US president Joe Biden and Japan prime minister Fumio Kishida held a meeting on Friday which lasted for more than 80 minutes during which both discussed issues related to China and the Russian-Ukrainian conflict.
“The two leaders resolved to push back against the People’s Republic of China (PRC)’s attempts to change the status quo in the East China Sea and South China Sea,” the White House said in an official statement. The statement said that both leaders also discussed China’s attempts to destabilise the peace across the Taiwan Strait.
Biden and Fumio Kishida also discussed the situation in Hong Kong, where China’s new sedition laws have muzzled the free press. They also discussed in detail the human rights abuses in Xinjiang province and the plight faced by the Uyghur Muslims.
Kishida also highlighted the series of new ballistic missile tests that North Korea conducted since the onset of the New Year. Japan clearly outlined to the US that the missile tests were a threat to ‘peace and stability of Japan, the region and the international community’. North Korea carried out at least three ballistic missile tests sparking fears that the technological revamp being carried out under strongman Kim Jong Un could lead to military as well as a nuclear conflict.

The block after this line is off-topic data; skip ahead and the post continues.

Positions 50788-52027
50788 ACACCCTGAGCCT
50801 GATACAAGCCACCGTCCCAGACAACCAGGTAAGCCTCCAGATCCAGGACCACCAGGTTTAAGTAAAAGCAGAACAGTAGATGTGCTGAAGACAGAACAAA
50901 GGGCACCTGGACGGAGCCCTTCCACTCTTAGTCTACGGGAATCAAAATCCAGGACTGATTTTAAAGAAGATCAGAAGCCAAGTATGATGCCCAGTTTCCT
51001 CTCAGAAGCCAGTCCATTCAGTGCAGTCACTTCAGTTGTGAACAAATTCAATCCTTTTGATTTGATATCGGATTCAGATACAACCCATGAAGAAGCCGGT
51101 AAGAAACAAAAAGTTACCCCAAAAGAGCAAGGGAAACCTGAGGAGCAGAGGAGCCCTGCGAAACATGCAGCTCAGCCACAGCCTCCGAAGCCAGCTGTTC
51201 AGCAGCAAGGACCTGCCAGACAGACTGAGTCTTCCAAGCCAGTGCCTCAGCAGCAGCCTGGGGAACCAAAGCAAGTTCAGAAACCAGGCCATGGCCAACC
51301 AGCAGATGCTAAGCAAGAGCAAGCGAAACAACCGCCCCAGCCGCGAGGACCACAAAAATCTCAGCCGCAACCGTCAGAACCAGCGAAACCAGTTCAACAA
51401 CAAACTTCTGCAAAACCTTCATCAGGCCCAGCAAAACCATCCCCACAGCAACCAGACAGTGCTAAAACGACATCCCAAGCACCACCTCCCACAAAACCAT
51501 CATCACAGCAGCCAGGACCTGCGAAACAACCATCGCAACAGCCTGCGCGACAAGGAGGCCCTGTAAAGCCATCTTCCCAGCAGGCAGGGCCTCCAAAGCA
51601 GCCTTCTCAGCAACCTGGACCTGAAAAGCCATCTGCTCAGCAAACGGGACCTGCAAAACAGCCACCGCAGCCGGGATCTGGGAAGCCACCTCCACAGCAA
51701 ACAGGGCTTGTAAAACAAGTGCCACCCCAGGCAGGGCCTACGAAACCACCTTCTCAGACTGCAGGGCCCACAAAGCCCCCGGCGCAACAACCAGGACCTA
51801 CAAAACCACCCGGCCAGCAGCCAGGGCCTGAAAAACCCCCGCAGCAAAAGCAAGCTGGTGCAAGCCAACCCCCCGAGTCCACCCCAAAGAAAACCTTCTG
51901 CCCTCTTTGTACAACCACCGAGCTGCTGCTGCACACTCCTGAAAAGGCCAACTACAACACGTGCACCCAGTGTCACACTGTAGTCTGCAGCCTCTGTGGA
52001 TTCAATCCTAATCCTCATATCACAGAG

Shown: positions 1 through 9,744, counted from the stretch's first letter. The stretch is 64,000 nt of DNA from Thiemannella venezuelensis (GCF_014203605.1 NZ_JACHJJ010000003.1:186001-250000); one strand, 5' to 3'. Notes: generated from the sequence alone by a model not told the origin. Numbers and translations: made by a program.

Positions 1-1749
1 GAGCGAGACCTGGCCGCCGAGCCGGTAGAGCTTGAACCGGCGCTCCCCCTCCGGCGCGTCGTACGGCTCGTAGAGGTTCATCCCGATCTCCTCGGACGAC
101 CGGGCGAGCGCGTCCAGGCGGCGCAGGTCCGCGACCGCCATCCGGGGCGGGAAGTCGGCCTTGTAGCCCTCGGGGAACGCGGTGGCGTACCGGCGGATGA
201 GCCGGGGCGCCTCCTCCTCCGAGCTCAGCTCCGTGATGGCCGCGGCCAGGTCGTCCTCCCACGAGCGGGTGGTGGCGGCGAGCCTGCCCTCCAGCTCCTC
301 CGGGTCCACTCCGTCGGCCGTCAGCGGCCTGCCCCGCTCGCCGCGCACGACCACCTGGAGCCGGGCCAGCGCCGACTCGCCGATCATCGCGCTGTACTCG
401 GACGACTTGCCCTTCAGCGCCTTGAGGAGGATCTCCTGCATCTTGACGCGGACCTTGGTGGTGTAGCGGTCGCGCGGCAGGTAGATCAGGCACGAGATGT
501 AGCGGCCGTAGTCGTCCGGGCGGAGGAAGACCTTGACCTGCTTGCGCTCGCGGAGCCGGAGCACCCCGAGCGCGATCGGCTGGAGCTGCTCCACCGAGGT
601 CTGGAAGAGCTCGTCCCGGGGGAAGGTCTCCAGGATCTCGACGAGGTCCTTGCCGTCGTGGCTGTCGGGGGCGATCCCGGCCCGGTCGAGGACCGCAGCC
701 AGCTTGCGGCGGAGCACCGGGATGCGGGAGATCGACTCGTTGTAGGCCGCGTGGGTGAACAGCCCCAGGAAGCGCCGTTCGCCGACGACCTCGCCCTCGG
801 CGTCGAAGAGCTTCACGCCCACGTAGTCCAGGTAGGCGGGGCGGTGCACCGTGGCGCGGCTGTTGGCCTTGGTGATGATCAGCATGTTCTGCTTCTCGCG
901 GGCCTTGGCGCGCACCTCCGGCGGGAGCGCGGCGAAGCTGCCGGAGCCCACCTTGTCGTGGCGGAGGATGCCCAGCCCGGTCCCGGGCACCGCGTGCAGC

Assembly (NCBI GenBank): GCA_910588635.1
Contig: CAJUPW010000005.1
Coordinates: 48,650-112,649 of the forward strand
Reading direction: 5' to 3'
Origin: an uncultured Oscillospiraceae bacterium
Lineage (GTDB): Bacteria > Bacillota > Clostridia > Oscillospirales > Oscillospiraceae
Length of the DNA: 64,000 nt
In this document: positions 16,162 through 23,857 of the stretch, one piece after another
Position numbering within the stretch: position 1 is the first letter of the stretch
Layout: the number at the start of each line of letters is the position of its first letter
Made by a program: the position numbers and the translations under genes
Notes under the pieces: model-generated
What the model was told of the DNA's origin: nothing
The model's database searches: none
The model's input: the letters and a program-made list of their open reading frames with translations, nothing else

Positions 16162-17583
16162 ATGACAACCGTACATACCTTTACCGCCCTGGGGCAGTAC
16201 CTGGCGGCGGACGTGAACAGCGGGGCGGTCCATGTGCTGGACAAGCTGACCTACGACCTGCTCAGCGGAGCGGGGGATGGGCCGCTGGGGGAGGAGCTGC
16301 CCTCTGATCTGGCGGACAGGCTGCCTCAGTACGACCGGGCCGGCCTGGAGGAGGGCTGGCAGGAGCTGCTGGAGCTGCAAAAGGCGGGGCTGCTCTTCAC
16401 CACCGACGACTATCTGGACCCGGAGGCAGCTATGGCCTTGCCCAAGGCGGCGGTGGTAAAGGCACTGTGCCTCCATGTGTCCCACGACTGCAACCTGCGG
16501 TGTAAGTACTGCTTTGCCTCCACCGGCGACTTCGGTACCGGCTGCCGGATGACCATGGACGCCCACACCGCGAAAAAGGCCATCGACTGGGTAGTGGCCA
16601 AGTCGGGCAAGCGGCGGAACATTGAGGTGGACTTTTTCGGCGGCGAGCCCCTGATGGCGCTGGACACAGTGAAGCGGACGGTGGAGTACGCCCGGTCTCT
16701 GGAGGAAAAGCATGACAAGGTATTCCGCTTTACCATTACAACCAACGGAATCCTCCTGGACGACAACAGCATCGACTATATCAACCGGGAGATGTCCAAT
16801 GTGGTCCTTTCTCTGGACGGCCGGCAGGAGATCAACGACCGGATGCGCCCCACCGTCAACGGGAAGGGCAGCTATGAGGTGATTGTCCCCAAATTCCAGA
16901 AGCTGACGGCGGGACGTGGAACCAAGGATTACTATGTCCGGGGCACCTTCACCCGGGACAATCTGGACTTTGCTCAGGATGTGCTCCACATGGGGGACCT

The Biden and Kishida meet could be seen as the US’ attempt to restore strong US-Japan relations, a move which was earlier questioned by his predecessor Donald Trump, who questioned the role played by NATO and other traditional US allies.
Biden assured Kishida that the conflict between China and Japan regarding the uninhabited but strategically located Senkaku Islands. “The president resolutely affirmed that Article V of the Mutual Security Treaty applies to the Senkaku Islands, and affirmed the United States’ unwavering commitment to the defence of Japan, using its full range of capabilities,” the statement said.
Discussions related to Ukraine also happened during the Biden-Kishida meet. Japan assured that it will work closely with the US to deter any Russian aggression in Ukraine. “Japanese prime minister Kishida pledged to continue close coordination with the United States, other allies and partners, and the international community on taking strong action in response to any attack,” the statement said.
Both heads of state discussed QUAD’s role in ensuring stability and peace in the Indo-Pacific. Biden said that he will visit Japan during the spring season for an in-person meeting with Kishida along with the QUAD summit between the leaders of Australia, India and Japan.